Northern Ireland talks must lift blockages says Cameron
Political talks in Northern Ireland must "lift the blockages" preventing its power-sharing executive from delivering effective government, Prime Minister David Cameron has said.
Talks aimed at resolving difficulties among the five parties in the devolved government have begun in Belfast.
Northern Ireland Secretary Theresa Villiers chaired the first session.
Mr Cameron said he and Irish Prime Minister Enda Kenny were expecting a progress report by the end of November.
'Seize the opportunity'
"While the government can help, ultimately it is for Northern Ireland political leaders to take these issues forward," he said.
"I trust, therefore, that all parties will approach these talks constructively and with a genuine willingness to succeed."
Mr Kenny said he and Mr Cameron were agreed that "now is the time for the party leaders to seize the opportunity of these talks to find a way forward and secure the prize of a peaceful, prosperous and shared Northern Ireland".
The secretary of state said she was approaching the talks with optimism, but added it was vital for the devolved administration that progress was made.
"I think Stormont could carry on as it is, but the trouble is, its decision making is getting more and more difficult," Ms Villiers told BBC Radio Ulster's Nolan programme.
"The two big issues - the budget and welfare reform - and flags, parading and the past are making it more and more difficult for the executive and the assembly to operate effectively."
The Irish government was represented at Thursday's talks by Minister for Foreign Affairs Charlie Flanagan.
The Democratic Unionist Party said it would not attend the first round-table session, with its party leader, Northern Ireland First Minister Peter Robinson, describing it as a "circus" arranged for the cameras.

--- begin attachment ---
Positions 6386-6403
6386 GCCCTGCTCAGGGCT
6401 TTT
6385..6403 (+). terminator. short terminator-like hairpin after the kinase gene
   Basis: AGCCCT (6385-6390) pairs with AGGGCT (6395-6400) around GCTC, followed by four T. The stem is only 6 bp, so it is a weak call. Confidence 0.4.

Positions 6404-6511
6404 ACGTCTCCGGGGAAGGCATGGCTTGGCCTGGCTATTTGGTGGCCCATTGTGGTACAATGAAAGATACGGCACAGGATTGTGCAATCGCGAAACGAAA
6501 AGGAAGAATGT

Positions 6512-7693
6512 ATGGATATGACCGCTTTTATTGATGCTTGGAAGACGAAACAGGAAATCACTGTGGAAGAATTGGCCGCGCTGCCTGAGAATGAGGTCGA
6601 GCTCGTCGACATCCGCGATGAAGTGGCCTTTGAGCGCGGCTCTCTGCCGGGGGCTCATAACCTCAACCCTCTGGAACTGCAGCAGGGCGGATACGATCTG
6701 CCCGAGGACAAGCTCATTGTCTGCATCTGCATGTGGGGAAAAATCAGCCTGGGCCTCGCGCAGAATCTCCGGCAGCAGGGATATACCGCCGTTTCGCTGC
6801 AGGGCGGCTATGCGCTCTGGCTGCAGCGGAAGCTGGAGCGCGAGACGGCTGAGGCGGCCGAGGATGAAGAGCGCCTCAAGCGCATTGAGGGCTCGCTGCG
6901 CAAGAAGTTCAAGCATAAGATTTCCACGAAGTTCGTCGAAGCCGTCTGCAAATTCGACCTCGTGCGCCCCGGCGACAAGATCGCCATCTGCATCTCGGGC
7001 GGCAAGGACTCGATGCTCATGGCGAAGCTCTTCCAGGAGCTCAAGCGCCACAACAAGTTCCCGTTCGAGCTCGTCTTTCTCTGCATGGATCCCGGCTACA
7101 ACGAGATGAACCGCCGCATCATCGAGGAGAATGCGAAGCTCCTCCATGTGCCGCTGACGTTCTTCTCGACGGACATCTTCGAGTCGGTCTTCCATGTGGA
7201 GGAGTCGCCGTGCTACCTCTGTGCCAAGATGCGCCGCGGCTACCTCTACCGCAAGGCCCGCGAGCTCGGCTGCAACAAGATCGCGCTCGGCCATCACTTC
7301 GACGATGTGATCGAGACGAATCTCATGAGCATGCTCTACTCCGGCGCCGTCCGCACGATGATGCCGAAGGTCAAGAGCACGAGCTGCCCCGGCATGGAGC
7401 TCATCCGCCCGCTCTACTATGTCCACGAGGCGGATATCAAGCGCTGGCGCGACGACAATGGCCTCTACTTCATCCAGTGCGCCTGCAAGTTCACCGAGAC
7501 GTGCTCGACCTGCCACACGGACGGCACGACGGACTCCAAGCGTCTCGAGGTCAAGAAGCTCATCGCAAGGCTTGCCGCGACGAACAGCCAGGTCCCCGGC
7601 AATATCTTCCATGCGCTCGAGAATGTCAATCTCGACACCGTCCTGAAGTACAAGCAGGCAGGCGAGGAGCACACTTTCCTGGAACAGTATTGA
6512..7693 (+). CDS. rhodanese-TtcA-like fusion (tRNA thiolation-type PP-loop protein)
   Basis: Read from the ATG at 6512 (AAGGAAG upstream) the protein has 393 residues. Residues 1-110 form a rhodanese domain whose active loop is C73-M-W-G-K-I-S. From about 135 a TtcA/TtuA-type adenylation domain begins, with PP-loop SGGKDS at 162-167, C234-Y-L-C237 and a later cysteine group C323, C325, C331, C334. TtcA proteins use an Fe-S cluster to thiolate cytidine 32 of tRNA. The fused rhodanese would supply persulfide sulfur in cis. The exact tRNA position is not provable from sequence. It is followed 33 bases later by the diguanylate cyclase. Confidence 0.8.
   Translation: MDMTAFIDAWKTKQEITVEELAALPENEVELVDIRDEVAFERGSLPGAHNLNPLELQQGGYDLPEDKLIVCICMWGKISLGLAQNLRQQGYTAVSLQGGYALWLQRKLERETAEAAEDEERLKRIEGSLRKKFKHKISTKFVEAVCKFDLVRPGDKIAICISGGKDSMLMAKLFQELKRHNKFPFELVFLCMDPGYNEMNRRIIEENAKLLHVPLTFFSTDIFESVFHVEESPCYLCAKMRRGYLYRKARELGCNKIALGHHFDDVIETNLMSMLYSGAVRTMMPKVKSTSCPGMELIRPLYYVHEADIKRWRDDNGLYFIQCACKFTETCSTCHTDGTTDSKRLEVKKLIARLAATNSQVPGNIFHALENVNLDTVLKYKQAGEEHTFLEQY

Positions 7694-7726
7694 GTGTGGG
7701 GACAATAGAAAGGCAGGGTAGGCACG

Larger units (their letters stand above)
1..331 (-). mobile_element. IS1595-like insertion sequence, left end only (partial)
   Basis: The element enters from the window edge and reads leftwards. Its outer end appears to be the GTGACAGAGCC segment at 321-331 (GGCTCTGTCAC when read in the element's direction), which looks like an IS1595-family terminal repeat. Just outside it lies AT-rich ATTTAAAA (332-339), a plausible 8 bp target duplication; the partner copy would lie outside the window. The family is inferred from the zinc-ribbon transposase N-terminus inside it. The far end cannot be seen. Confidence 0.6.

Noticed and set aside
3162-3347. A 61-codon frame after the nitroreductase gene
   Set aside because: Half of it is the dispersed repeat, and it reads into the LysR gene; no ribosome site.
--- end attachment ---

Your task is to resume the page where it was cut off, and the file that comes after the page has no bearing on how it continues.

However, unlike last year's talks chaired by former US diplomat Richard Haass, there were no plans for a round-table picture of the participants.
On his way in to the talks, the Deputy First Minister Martin McGuinness said the DUP's boycott of the opening session showed their "utter contempt" for the two governments and the talks process.
Alliance leader David Ford said he hoped the talks would not be a "circus".
He said the people of Northern Ireland deserved better than "an ongoing stand-off, bad faith and inappropriate behaviour".
SDLP leader Alasdair McDonnell said he felt angry that some people were playing party politics and the Irish government should be full participants as the guarantors of the Good Friday Agreement.
Ulster Unionist leader Mike Nesbitt drove into the talks without making any comment.
However, in a statement he said he had been given assurances by the Irish prime minister that the Irish government would respect the three-stranded approach, under which they would not negotiate on internal Northern Ireland affairs. He criticised the DUP for staying away from the opening session.
The DUP has defended its decision not to attend the opening session, saying "no self respecting unionist" would discuss the internal affairs of Northern Ireland with the Irish government at the table.
First Minister Peter Robinson had a separate meeting with Ms Villiers.
Speaking afterwards, the DUP leader said: "On reflection, I'm delighted that I wasn't part of that fractious session earlier. I think it's far better to roll up your sleeves and get down to work."
The TUV leader Jim Allister was not invited to the talks and has protested at "the exclusion of 100,000 unionist voters from the negotiating process".
The talks were originally planned for Stormont's Parliament Buildings, home of the Northern Ireland Assembly.
After some unionists raised objections to the Irish government having a presence at the assembly, the opening session was switched to Stormont House - the Northern Ireland Office's Belfast base.
Like the Haass talks which ended without a deal last December, the negotiators will consider the problems of flags, parades and the legacy of the Troubles.
In addition, they will examine the Stormont budget crisis and changes to the way the assembly and executive work.